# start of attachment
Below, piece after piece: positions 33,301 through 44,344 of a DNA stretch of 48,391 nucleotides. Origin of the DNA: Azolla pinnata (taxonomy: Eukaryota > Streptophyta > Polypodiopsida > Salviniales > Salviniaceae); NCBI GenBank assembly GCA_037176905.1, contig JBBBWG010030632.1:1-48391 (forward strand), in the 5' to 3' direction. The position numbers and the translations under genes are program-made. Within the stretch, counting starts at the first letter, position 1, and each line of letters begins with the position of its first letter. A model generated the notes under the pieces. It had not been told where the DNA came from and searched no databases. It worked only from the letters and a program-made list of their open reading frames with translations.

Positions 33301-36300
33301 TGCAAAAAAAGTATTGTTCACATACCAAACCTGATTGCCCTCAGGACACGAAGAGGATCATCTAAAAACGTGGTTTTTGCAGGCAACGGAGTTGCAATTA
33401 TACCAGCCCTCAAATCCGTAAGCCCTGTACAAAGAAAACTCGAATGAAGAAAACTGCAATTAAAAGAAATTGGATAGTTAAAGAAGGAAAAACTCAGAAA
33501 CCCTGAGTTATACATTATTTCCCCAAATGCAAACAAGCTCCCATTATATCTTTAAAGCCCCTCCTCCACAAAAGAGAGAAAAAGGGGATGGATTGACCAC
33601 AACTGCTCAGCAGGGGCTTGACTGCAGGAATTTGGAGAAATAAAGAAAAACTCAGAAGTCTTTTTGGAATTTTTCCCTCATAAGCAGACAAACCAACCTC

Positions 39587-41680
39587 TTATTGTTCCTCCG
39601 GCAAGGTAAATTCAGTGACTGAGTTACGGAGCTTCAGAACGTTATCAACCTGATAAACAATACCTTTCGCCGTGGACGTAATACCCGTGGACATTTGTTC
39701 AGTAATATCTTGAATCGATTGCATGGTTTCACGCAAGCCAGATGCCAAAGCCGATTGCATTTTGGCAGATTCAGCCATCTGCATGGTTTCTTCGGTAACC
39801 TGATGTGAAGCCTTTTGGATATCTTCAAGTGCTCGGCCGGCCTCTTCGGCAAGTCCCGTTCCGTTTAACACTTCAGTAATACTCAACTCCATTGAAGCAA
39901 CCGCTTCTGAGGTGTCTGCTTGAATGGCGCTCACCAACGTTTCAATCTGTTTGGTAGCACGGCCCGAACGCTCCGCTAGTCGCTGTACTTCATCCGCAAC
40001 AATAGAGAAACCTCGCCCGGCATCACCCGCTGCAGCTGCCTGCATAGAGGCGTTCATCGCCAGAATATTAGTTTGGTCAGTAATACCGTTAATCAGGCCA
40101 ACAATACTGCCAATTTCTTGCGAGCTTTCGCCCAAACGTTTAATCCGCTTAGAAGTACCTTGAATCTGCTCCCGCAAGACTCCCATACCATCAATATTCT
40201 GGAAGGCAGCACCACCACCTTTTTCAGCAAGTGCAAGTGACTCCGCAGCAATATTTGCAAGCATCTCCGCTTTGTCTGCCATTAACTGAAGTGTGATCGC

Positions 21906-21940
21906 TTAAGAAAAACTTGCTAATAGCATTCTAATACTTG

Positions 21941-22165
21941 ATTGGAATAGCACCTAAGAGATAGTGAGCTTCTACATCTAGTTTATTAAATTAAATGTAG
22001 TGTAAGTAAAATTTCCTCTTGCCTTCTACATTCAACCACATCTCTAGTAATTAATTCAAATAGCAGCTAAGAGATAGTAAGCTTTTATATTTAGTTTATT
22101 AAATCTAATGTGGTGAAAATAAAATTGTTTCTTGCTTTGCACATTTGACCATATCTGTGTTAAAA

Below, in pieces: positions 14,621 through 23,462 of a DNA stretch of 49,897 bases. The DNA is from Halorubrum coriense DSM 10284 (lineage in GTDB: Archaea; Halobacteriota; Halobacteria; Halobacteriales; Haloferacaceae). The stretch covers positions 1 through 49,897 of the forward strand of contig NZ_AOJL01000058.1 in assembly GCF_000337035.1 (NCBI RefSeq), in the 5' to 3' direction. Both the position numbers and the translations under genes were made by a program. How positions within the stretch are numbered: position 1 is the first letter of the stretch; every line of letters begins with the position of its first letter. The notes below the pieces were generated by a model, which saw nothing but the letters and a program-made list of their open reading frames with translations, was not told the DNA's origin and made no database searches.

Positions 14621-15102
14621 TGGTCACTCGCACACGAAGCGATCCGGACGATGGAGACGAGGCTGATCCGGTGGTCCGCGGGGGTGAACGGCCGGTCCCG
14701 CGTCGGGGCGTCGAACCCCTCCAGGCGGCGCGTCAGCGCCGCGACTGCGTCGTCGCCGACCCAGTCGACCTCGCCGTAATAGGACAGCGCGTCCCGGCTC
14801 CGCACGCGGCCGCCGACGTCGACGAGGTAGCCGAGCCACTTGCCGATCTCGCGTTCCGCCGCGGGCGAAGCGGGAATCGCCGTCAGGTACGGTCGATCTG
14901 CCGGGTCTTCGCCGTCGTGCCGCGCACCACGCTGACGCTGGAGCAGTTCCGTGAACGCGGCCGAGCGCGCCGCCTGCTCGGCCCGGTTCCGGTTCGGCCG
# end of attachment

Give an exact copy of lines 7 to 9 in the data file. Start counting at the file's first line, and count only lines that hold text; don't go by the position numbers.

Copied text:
Positions 39587-41680
39587 TTATTGTTCCTCCG
39601 GCAAGGTAAATTCAGTGACTGAGTTACGGAGCTTCAGAACGTTATCAACCTGATAAACAATACCTTTCGCCGTGGACGTAATACCCGTGGACATTTGTTC